Last month, FIRE and PEN America called on Indiana University Kokomo to clarify that it would not censor student art on the basis that it provokes complaints or opposition. In response to letters from FIRE and PEN America, IUK, which had been at the center of a months-long art censorship controversy, has addressed some of our concerns.
In July 2018, IUK Professor Gregory Steel chose two sculptures, one of which resembles female genitalia, created by students in his metal sculpture class to be displayed outside the arts building on concrete pads he had requested the previous summer. About a week later, IUK removed the sculptures without providing a warning to Steel. According to Steel, he was later told by IUK Executive Vice Chancellor for Academic Affairs Mark Canada that the sculptures were removed in response to complaints received by Executive Vice President for Academic Affairs John Applegate’s office.
FIRE and PEN America wrote to IUK on Oct. 22 to call for the statues’ reinstatement and to ask the university to produce records verifying the existence of complaints. (IUK eventually produced scant records in response to FIRE’s open records request that did not show evidence of any complaints about the sculptures.)
Though the sculptures were restored in October, we wrote to IUK again on Dec. 20 to express concerns over an email from Canada discussing the possibility that the sculptures could be removed again because the administration “wants to make sure that IU Kokomo is a ‘good neighbor,’” and “may reconsider their placement” based on “concerns from the community.”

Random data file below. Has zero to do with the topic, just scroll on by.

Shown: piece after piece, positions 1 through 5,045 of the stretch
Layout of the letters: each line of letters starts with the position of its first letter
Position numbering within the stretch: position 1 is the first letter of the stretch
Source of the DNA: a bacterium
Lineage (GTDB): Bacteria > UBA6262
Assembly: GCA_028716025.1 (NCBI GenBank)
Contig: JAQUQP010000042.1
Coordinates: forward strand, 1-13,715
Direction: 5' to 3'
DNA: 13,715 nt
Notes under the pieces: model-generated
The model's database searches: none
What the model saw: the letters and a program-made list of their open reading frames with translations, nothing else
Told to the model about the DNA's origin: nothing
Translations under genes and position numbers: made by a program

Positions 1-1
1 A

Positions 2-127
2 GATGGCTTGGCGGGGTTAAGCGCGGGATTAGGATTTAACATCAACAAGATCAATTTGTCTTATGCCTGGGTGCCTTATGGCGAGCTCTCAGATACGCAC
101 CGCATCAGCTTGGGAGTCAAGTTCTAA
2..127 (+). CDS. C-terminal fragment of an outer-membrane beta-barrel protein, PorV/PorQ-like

On Dec. 22, Chancellor Susan Sciame-Giesecke responded to FIRE and PEN America, affirming that IUK is “fully committed to academic freedom and freedom of expression” and stating that those “values were in no way compromised by circumstances surrounding the installation of the works” at issue. Sciame-Giesecke also wrote that the sculptures were removed because they had not been approved for display through the appropriate channels, and that “[n]either sculpture was installed or removed based on its content.”
Sciame-Giesecke ended by promising that the sculptures would remain on display through the end of the academic year:
Like Dr. Steel, I am sorry that the students were disappointed that their artworks were not fully on display in August. The Board resolution calls for the exhibition of student art works for a period of less than six months. However, given that these two sculptures were not on display at the beginning of fall semester, the campus will continue this exhibition of both sculptures until the end of the 2018-19 academic year.
However, despite IUK’s failure to produce records showing complaints about the sculptures, Mark Canada did confirm to The Kokomo Tribune on Dec. 23 the existence of complaints:
In an email sent to the Tribune Saturday, Canada said confirmed he had heard secondhand of community complaints, adding that IUK’s policy calls on the campus to consult “community neighbors” who are located near where a piece of art is to be placed.
But he denied complaints factored into the removal of the statues.
“The comments, however, had no impact on any decisions regarding the sculptures,” Canada wrote.
Canada also reaffirmed to The Kokomo Tribune that IUK was in the process of drafting a policy on art installations to address similar issues in the future.
FIRE is glad that IUK has restored the sculptures and is working to clarify these issues in written policy and would be pleased to offer recommendations to ensure that freedom of expression — rather than “concerns from the community” — is the primary consideration in any policies concerning artistic installations.